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Neenah couple's Threads of Hope organization transforming impoverished village in Philippines

Posted at 10:46 PM, Oct 24, 2018
and last updated 2018-10-24 23:46:22-04

A Neenah couple is changing hundreds of lives in the Philippines through a non-profit organization they created called Threads of Hope. It all started back in 1998 when Christian missionary Alex Kuhlow had a chance meeting on a beach in Puerto Galera that would change an impoverished community forever.

Pointing to a photo, he said, "This is a very common scene. You'd see young girls trying to sell to a foreigner there." 

But while selling the homemade bracelets, Kuhlow said the children were targeted by sex traffickers.              

"One of the girls that we knew gave in to that temptation, and we haven't seen her since." 

To prevent that from happening again, Kuhlow befriended a girl on the beach named Alona.

"She was around seventeen at the time. She had to drop out of school at grade three to be selling on the beaches to help provide for her siblings and parents." 

Kuhlow gave Alona $100.

"Next time I stepped foot on that beach, she gave me 1,200 bracelets. I said, 'No, this is way too many.' She said, 'No, this was a good income for my family for an entire month." 

Kuhlow traveled back to Neenah. He began handing out the bracelets at Calvary Bible Church where some parishoners suggested he sell them. Kuhlow gave them to a gift shop at a bible camp in Rhinelander. They sold out in a matter of days.

"They didn't keep any money for themselves. They just handed me $1,000 and said go back and take care of that family." So, he did.

"I gave her $1,000 and her eyes got real wide. I said, 'I want you to make me $1,000 worth of bracelets.' Now, she had to get her friends and her family to help her."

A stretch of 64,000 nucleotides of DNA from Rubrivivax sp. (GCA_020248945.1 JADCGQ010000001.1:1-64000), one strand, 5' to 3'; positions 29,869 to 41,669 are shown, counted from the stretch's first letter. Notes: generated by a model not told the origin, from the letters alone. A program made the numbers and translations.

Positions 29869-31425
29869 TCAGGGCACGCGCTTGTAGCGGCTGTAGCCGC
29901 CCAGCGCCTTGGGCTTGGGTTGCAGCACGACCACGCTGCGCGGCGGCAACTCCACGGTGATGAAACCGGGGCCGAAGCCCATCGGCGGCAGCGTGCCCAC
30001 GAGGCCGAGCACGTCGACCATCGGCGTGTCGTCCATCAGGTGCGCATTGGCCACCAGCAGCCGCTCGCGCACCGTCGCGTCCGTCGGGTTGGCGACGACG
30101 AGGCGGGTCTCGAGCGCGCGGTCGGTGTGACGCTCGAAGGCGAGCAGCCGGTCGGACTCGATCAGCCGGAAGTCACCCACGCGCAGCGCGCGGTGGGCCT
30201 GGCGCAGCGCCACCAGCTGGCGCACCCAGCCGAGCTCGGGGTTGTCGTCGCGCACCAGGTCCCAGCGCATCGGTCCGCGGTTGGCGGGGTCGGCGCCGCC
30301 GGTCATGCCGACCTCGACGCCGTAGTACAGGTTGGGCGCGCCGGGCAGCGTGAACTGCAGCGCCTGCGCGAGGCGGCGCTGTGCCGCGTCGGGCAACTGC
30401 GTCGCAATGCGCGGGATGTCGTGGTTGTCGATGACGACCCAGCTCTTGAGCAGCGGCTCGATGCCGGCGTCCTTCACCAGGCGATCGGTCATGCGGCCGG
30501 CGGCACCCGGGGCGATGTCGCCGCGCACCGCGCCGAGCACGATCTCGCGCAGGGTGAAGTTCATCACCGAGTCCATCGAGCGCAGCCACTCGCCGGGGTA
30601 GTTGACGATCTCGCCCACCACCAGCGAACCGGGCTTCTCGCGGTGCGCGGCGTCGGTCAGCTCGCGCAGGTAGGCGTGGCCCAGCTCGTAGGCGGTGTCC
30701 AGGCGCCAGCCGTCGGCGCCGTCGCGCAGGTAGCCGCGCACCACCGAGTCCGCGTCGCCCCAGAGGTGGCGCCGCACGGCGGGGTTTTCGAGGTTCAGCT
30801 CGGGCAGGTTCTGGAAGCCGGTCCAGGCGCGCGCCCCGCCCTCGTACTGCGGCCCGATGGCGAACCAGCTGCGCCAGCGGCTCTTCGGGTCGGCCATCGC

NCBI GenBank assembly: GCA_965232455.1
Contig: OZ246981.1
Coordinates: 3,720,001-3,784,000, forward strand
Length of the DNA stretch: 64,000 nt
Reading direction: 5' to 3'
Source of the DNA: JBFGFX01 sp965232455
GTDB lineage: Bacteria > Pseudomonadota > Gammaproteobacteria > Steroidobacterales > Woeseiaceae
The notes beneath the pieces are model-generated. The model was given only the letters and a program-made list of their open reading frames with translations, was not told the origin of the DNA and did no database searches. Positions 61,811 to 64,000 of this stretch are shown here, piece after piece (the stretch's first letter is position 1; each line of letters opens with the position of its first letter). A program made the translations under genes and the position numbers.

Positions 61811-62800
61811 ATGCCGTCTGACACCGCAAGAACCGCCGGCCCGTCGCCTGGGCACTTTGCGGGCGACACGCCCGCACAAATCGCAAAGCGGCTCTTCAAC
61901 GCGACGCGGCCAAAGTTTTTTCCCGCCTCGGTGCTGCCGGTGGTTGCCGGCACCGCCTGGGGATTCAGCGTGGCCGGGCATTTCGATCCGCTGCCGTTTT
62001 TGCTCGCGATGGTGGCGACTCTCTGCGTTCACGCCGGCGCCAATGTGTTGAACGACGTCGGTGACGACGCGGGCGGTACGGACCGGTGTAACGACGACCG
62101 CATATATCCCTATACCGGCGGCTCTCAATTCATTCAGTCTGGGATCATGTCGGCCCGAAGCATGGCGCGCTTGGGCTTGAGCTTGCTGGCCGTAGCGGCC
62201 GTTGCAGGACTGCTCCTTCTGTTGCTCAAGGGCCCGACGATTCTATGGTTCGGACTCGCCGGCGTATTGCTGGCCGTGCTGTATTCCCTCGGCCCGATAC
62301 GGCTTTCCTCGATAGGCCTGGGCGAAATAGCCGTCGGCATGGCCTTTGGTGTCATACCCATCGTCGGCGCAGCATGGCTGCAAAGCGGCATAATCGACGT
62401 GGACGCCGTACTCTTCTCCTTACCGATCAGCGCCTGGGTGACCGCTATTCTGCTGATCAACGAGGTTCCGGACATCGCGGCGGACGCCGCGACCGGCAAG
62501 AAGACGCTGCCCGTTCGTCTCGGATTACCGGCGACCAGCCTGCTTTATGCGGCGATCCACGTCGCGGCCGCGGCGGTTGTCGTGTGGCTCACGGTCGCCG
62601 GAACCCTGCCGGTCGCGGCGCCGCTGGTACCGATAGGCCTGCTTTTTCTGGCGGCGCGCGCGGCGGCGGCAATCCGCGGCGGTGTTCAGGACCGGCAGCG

This cycle continued. Kuhlow began selling the bracelets at local festivals such as the 4th of July celebration at Riverside Park in Neenah and Lifest in Oshkosh. Then, sports teams in Wisconsin and across the globe got onboard.

"We make it a risk free fundraiser. They say, 'We think we can sell 1,000.' I send them 1,000. Whatever they sell, they get to keep 50%. Whatever they don't sell, they return and that's how the vast majority of them are sold now.

Kuhlow created the non-profit organization, Threads of Hope, in 2003.

"Today we buy about, depending on the exchange rate, between $20,000 and $25,000 worth of bracelets every month from about 700 people."

Kuhlow said 100% of the proceeds go back to the village. With the funds, they've built a church, a community center with a basketball court, a high school and a birthing clinic.

"A lot of these women they give birth to their babies in their homes. Dirt floors. Awful conditions. We have a wonderful facility."

Those who buy the bracelets are also impacted. Kuhlow's wife, Chris, shared the story of a man who visited their booth at the Wisconsin State Fair. He heard about how Threads of Hope came to be.

"He started getting tears and Robin said, 'Why are you crying?' He said, 'I used to be in the military in the Philippines and I was one of those men.' He said he had since become a Christian and his life had changed," explained Chris.

Alex said the goals of Threads of Hope are simple.

"We just want to share Jesus with them." 

They also want to protect children from predators and improve their education and health by providing an opportunity to earn a stable income and dignity all through some simple strands of thread.

"When you see that their life has been changed from destruction to life and hope, it's so worth it. It's totally worth it," Chris said.

In the future, the Kuhlows hope to buy a plot of land and subdivide it. They would allow squatters to make bracelets to pay off their piece of the property that would never be taken away.

Threads of Hope recently captured the attention of a filmmaker who is now considering turning the Kuhlow's story into a movie.